To so many of us, research is important because it's about change.
We believe in the power of research to save lives, prevent stroke and ensure people make the best recovery they can.
Research funded by the Stroke Association has the ultimate aim of making stroke a preventable and treatable disease, and improving the quality of life for people affected by stroke.
Friday 24 April 2015
A recurrent stroke is any stroke that occurs after someone's first ever stroke.
About 3 in 10 stroke survivors will go on to have a recurrent stroke or TIA, and the greatest risk of recurrent stroke is in the first 30 days of a previous stroke.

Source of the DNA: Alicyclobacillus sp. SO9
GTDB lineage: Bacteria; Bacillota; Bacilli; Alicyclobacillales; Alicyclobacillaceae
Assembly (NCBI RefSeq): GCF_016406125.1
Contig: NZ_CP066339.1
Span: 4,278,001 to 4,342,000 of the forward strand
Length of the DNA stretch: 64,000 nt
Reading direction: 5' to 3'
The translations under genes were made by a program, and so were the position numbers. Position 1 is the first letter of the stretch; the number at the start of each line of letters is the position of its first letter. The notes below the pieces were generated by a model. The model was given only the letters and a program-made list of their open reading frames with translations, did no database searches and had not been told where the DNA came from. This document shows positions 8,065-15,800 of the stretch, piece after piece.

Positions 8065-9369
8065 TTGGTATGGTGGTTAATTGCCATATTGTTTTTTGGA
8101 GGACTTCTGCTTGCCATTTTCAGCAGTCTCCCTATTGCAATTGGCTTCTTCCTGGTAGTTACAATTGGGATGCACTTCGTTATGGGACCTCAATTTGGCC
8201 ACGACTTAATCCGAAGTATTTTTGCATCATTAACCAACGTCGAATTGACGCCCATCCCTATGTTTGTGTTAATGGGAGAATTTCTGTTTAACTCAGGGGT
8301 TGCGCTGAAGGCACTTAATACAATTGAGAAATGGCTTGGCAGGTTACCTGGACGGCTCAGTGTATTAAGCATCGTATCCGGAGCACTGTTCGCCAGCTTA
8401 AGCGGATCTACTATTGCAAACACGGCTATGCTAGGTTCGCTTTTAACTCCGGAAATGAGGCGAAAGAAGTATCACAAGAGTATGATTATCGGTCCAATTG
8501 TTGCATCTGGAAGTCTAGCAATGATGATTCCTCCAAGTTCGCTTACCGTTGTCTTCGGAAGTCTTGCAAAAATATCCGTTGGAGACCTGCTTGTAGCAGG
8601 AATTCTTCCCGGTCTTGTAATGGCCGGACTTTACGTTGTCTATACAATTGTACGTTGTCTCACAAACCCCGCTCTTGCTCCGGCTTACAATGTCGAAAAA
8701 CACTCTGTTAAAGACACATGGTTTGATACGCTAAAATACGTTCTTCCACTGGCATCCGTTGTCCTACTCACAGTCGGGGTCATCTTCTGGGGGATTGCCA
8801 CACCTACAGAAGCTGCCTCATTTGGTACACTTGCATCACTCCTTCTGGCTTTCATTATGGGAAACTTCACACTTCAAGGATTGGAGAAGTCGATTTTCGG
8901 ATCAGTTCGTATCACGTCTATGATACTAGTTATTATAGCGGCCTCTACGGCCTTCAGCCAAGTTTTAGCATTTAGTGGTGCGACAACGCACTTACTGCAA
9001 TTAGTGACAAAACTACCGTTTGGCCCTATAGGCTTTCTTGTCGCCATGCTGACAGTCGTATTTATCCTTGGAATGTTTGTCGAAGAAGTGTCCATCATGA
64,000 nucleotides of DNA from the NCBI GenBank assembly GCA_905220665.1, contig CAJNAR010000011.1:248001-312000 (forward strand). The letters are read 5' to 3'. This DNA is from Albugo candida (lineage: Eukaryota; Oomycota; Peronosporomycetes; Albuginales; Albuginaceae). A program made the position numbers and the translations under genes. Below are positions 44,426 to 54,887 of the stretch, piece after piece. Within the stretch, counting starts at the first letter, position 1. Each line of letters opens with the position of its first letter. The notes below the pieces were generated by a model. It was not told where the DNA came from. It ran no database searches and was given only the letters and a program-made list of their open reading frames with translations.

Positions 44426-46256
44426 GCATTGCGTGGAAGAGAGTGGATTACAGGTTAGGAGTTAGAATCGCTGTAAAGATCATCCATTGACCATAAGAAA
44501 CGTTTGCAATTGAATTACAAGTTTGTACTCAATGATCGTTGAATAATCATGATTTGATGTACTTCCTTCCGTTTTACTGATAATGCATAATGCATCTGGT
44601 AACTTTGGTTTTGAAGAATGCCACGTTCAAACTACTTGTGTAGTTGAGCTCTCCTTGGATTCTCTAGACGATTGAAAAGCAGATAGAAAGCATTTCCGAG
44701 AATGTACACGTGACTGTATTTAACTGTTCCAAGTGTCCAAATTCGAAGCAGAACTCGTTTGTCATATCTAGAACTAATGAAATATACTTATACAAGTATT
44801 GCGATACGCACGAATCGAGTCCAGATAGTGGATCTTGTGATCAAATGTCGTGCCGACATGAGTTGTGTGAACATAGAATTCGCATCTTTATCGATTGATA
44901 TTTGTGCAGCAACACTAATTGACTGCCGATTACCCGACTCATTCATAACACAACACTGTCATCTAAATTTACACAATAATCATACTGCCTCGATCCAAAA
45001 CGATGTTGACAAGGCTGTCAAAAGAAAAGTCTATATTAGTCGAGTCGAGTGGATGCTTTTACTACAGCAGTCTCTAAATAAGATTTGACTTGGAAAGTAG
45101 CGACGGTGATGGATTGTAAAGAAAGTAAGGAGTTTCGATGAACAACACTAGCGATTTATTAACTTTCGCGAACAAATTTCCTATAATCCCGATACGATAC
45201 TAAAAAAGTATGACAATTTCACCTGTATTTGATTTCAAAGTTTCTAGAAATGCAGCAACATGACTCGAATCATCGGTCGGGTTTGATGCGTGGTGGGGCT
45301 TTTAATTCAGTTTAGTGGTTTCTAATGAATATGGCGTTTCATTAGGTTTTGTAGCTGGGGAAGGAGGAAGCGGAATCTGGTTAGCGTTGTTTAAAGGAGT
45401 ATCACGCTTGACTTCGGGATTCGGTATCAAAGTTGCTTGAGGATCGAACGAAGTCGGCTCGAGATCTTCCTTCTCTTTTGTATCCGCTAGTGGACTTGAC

Dr Maggie Lawrence is one of our Postdoctoral Research Fellows and has recently published two research papers which review the use of behavioural interventions for the prevention of recurrent stroke:
- Two further studies make it seven that suggest mechanical clot retrieval can improve ischaemic stroke outcomes
- New research studies add to evidence that mechanical clot retrieval can improve ischaemic stroke outcomes
- New research suggests very early mobilisation of stroke patients may not be better than usual care